Guide

Training your staff

Training methods to fit your business

An outline of some methods your business could use to help train your staff, including their advantages and disadvantages.

Training method What it involves Advantages Disadvantages

Coaching

By talking through a problem or task with a coach/manager, employees can arrive at a solution or better method of working

  • Cost-effective if done in-house
  • Specific to your business' needs
  • Coach/manager needs coaching
  • Can be time-consuming

E-learning

Employees follow courses online

  • Employees teach themselves at their convenience
  • Low cost
  • Courses tend to be general rather than specific to your business' needs

Evening classes

Training through classes held in the evenings

  • No disruption to employees' work
  • May disrupt work-life balance of employees
  • Employees may resent having to attend classes in the evening and may not turn up

Workshops

A group of employees train together under the supervision of a trainer - typically involves explanation, examples, trying out the skill or method, reviewing what happens, and considering developments and alternatives

  • Employees practice solving problems
  • Time-consuming - typically takes at least half a day, if not more
  • May be disruptive to your business if many employees attend at the same time
  • Can be expensive if you send many employees to workshops

Study leave

Employees are given paid leave to attend courses and attain a recognised qualification

  • Both the business and employee benefit
  • Can be a good recruitment incentive
  • Tax relief may be available on cost of course
  • May be difficult to decide who is eligible

Induction

Formal or informal way of helping a new employee to settle down quickly in the job by introducing them to people, the business, processes etc

  • Can be formal or informal
  • Low cost
  • Focused on new employees and those starting new roles
  • May take up large part of manager's time if many new people start at the same time

Job shadowing

One employee observes another employee going about their job

  • Low cost
  • Specific to your business/their role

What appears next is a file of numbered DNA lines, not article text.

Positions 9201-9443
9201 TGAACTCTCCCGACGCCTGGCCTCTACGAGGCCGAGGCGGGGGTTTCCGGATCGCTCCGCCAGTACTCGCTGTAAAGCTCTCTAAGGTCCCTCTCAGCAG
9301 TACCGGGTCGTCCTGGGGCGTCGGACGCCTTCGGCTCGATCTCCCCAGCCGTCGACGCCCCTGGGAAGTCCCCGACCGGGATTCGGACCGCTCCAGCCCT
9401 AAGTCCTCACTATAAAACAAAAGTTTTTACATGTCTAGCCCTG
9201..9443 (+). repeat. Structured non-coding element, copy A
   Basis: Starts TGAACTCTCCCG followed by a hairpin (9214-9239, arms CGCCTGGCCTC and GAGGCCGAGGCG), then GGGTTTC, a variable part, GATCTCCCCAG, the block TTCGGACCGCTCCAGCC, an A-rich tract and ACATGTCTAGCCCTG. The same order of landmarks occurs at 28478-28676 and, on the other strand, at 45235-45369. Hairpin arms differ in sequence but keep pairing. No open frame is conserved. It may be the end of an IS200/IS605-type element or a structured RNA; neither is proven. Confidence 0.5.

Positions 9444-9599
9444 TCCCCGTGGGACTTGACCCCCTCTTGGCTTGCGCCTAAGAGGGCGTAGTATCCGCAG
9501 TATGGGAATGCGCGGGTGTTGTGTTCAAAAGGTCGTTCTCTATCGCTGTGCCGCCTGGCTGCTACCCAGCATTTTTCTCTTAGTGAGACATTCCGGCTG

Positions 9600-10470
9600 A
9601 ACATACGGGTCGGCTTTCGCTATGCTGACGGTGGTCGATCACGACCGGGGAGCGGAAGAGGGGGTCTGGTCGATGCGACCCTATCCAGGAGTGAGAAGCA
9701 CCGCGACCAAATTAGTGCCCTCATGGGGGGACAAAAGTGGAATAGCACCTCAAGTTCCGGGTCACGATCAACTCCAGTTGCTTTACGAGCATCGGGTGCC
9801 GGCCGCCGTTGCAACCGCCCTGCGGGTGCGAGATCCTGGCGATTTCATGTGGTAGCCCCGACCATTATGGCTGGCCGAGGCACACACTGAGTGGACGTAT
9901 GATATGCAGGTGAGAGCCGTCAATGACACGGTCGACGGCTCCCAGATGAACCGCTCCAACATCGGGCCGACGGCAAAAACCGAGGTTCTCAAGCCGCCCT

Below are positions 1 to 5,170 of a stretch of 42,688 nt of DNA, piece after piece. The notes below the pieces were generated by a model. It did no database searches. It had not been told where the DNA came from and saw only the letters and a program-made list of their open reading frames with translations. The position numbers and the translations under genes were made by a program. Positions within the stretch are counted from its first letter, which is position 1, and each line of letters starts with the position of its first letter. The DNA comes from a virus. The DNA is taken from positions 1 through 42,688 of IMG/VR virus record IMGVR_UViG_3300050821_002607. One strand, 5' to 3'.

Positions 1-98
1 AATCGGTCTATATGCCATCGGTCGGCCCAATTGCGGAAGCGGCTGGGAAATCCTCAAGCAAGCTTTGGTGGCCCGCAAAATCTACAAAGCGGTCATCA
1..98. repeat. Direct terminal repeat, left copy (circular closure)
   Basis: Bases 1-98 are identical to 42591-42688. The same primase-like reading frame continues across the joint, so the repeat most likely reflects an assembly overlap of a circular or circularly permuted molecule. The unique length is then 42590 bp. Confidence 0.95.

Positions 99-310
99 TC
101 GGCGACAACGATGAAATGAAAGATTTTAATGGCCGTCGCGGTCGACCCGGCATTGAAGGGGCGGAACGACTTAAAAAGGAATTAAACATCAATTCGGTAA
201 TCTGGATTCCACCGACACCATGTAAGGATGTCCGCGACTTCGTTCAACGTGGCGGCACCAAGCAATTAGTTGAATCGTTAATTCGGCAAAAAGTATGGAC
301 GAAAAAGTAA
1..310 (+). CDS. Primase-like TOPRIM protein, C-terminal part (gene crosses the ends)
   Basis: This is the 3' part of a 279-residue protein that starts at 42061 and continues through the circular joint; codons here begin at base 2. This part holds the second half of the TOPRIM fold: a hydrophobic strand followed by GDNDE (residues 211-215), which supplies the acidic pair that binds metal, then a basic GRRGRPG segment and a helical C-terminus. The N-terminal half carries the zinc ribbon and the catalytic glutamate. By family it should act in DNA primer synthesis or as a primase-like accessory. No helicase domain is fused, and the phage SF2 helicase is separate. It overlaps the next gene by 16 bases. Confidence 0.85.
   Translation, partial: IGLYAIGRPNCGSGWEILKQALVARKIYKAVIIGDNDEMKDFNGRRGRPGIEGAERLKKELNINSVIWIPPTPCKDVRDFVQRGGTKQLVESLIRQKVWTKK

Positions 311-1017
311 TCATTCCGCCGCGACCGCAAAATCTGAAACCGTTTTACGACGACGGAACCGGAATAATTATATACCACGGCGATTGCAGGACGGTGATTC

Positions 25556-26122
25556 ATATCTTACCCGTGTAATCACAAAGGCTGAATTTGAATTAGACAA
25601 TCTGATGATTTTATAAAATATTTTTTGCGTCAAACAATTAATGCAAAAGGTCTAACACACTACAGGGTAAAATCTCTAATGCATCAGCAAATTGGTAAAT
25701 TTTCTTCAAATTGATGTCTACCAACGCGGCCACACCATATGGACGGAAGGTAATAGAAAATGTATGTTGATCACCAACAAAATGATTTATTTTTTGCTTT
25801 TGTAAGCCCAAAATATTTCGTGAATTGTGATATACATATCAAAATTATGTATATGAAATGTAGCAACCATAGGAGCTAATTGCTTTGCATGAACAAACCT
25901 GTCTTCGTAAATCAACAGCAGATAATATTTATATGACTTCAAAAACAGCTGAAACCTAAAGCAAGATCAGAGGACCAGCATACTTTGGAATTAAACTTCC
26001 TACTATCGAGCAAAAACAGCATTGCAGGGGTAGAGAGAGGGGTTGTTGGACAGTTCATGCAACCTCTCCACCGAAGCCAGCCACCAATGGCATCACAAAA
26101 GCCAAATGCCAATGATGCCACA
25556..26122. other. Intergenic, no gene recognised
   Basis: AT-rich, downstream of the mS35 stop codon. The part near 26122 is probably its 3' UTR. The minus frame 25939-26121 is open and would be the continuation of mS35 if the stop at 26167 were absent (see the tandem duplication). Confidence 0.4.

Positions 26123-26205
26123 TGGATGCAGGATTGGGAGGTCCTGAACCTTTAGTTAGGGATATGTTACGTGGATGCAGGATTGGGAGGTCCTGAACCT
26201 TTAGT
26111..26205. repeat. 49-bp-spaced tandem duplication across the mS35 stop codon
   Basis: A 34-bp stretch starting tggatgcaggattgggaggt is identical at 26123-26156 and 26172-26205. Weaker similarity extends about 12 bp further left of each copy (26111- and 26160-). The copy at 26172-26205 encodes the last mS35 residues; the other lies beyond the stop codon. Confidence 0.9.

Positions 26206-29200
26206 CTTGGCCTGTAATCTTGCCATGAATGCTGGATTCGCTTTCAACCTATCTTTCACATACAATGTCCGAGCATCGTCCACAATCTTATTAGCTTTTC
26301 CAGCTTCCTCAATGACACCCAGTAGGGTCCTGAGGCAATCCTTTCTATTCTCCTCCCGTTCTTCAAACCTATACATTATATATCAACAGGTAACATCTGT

Mentoring

A more senior person typically supports an executive/manager/director by providing advice, support and a forum for discussing problems

  • Provides personal development
  • Low-cost
  • Limited to more senior employees
  • For mentoring to be effective, the personalities and experience of mentor and employee need to be complementary

Networking/
seminars

Employees attend a seminar on a specific topic - this can be in-house, at an industry event or organised by a training specialist

  • Useful way of getting a lot of information over to a large audience
  • At industry events and at seminars organised by training specialists, employees can talk to their peers as competitors/partners
  • Employees may be unable to discuss specific problems in front of rivals
  • Retention of information may be low if there is a lot of information to convey to employees

Distance learning

Employees train through courses devised by educational institutions (eg Open University), but are not required to attend traditional classes

  • Increasingly web-based
  • Employees can learn at their convenience
  • Courses tend to be general rather than specific to your business' needs

Simulation/
role-playing

Typically employees in a particular department (eg sales) come together to take on roles to help work through possible scenarios (eg customer complaint)

  • Employees learn by doing and are prepared for possible situations at work
  • Specific to your business
  • Can be led by a manager